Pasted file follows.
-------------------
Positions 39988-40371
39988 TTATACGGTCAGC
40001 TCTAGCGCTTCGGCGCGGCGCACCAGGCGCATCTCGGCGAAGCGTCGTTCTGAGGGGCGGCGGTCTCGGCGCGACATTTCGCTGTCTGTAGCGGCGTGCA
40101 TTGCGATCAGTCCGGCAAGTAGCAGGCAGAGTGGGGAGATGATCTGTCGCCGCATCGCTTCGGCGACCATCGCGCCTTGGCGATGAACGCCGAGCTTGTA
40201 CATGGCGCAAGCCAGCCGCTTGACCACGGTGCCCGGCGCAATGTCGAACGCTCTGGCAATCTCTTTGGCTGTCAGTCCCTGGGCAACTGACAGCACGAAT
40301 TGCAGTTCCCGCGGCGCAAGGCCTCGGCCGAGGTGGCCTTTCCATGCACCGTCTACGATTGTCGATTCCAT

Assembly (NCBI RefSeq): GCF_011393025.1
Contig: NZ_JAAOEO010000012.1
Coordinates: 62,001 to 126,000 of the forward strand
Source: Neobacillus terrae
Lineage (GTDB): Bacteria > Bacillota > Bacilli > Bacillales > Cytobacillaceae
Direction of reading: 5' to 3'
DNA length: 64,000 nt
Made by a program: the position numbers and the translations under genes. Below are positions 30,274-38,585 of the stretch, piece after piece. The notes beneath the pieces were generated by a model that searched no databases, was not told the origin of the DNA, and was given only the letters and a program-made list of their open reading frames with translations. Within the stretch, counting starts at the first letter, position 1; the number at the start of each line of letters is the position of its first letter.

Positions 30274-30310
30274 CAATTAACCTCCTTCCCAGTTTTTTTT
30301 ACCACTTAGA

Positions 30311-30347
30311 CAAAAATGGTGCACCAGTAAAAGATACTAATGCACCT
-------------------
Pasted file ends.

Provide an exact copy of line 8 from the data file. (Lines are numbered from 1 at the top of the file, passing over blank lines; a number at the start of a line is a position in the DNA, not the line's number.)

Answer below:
Contig: NZ_JAAOEO010000012.1